I would be curious, regarding the legal side of this, there's something called SOGI laws—sexual orientation, gender identity laws—and I know this is a subject that you discuss. Get into a little bit of the implications of those laws in culture, in society, and where you think we're we're headed right now if there's not a change, there's not a course correction.

Trueman: Yeah. Again, good question. The issue of SOGI laws I would want to look at from a broader cultural perspective. I think 15, 10, 15 years ago, a lot of conservative people, a lot of conservative Christian people, my sort of constituency, thought that an approach of tolerance would be a way to move forward on these issues.

Bottom line is: I don't want gay people put in prison. Is it not enough we thought then to tolerate people, to remove any legal penalties that might apply to those who were adopting lifestyles or approaches to sexuality with which we disagreed? I think that that underestimated what's going on because one of the striking things I think about being a human being is we want other human beings to recognize us.

And when I use the term recognize/recognition, I'm not talking in the commonsense term of, I'm walking down the road, I see Virginia, I wave and say, “Hi, Virginia.” I'm not talking about recognition in that term. I'm talking here about recognition in terms of affirming somebody in the identity that they have.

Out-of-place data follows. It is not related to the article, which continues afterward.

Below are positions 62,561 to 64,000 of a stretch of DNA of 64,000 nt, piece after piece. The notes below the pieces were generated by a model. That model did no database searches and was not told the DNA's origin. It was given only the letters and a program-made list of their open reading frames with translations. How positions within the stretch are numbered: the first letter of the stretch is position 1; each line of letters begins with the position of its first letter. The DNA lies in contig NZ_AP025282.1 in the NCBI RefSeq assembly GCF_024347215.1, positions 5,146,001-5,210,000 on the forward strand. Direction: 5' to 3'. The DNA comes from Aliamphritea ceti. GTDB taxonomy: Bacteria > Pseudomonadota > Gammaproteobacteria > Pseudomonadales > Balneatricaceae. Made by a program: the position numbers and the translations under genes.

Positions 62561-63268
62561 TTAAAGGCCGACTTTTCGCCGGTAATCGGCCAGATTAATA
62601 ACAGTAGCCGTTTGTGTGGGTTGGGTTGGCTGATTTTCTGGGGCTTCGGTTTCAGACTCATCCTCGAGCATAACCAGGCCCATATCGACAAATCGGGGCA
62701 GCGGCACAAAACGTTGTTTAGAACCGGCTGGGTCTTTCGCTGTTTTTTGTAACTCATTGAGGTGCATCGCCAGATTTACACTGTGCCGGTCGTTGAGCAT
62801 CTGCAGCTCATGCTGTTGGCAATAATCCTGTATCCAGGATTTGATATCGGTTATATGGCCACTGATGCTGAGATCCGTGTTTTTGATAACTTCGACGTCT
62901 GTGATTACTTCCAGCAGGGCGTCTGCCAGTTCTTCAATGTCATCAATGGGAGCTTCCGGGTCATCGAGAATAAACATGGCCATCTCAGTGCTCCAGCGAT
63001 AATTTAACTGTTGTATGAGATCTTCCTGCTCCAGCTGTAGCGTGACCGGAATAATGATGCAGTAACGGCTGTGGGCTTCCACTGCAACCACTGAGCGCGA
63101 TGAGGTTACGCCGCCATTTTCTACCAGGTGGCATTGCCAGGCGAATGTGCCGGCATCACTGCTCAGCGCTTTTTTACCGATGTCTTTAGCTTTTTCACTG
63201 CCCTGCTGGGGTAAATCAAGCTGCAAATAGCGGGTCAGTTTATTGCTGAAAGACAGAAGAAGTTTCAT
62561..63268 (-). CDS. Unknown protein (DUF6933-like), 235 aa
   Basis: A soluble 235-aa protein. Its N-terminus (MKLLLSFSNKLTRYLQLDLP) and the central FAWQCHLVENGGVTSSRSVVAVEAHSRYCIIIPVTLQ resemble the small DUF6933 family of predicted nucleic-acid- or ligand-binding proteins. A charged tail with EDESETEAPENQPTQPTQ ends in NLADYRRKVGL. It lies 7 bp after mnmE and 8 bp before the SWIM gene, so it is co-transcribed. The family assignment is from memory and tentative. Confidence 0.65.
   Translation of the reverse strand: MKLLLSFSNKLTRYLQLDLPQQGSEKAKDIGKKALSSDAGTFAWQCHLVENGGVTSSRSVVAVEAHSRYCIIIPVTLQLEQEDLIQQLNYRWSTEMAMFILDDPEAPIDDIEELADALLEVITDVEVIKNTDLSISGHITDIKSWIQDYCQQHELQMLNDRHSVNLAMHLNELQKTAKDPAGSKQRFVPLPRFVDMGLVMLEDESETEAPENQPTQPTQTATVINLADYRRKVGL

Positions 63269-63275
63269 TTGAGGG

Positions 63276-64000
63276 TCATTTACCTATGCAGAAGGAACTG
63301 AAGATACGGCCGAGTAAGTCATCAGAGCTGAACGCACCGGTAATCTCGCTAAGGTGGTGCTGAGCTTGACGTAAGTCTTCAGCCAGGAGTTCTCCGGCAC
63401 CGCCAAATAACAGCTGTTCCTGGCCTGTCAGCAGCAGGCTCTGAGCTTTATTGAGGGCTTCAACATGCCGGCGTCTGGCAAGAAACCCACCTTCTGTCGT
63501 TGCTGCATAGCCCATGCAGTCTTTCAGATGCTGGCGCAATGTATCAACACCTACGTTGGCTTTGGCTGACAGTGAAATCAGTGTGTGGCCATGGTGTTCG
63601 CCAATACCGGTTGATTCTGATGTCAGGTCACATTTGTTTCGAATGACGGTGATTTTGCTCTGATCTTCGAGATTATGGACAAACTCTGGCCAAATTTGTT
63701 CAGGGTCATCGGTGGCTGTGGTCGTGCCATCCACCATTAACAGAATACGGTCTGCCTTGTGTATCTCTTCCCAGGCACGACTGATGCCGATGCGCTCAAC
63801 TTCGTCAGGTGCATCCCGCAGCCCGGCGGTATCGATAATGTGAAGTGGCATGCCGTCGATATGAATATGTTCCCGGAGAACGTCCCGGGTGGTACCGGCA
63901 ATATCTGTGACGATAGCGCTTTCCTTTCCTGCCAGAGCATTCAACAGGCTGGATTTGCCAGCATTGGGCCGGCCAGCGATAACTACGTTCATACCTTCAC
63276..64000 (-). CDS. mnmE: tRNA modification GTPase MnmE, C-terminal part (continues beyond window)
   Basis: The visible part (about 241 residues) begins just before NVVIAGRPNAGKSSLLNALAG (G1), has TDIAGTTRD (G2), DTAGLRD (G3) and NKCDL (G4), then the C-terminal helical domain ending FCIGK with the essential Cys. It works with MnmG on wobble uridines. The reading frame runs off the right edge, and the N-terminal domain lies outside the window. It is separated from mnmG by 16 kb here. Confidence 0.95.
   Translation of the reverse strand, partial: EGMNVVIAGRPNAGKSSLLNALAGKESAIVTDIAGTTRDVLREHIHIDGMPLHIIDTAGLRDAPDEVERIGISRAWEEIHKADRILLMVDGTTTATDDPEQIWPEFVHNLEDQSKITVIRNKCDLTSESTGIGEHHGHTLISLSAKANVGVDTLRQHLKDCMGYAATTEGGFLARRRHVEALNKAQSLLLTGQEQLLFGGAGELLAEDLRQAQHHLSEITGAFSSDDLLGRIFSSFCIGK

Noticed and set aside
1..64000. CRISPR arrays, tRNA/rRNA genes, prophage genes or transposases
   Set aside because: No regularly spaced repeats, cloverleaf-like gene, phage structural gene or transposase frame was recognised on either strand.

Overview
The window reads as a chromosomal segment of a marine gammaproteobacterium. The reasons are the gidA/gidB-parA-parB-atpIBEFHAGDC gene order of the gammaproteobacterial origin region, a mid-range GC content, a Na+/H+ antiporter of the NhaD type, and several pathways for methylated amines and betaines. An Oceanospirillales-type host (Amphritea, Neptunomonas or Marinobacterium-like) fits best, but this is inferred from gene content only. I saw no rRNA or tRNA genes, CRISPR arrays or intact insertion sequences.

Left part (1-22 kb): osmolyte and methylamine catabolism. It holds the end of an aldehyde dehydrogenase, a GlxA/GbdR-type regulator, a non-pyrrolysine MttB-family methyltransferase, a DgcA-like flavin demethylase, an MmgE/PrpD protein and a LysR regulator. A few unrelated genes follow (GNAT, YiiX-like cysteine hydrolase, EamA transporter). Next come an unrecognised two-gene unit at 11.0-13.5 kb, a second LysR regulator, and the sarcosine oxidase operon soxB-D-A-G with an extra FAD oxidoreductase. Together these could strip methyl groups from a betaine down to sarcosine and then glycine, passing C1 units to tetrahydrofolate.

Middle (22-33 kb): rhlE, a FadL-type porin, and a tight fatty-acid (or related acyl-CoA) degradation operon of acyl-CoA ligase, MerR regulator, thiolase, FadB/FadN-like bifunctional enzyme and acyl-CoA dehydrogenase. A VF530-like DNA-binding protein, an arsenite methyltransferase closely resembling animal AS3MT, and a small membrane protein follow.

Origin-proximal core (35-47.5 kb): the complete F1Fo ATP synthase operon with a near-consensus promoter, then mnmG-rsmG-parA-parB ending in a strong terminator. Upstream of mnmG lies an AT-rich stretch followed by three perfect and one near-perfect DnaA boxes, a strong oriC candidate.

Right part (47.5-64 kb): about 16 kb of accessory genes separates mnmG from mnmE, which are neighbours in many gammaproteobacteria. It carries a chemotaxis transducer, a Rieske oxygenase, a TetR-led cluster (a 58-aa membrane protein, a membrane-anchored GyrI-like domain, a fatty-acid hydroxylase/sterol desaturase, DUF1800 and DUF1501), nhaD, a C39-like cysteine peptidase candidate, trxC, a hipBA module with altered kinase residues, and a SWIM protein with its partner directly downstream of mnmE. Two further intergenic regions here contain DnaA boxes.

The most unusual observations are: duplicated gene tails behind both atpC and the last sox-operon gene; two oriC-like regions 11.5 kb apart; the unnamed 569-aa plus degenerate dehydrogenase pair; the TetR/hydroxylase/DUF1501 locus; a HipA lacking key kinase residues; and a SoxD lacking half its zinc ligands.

And what we have in the LGBTQ+ movement is a demand that not only their lifestyle choices, their identities be tolerated and not subject to legal penalties, but that they be fully affirmed and recognized. And that is, I think, the motive that lies behind laws that don't simply provide protections for individuals who affirm these identities, but enforce a kind of cultural and social affirmation of the group as a whole.

And this is why it's going to be very, very difficult for conservative people to have a “live and let live” approach to this, because that's not the game that's being played. The issue is not this, “Well, we can all just get on and live our lives because nobody's leg is being broken.” “Nobody's pocket is being picked,” as Thomas Jefferson would have said. The issue is which groups, which identities does society affirm and consider to be fully legitimate?

For example, on SOGI laws, we are going to find issues relative to public spaces becoming unavoidable. Public bathrooms are going to be subject to these kind of laws. Employment is going to be subject to these kind of laws. It's going to be very difficult to find a space where these laws do not intrude in some way. Sexual identity is really, through these laws, becoming highly politicized in a way that it's going to be, I would say, not just hard to avoid, but impossible to avoid for the ordinary man or woman in the street.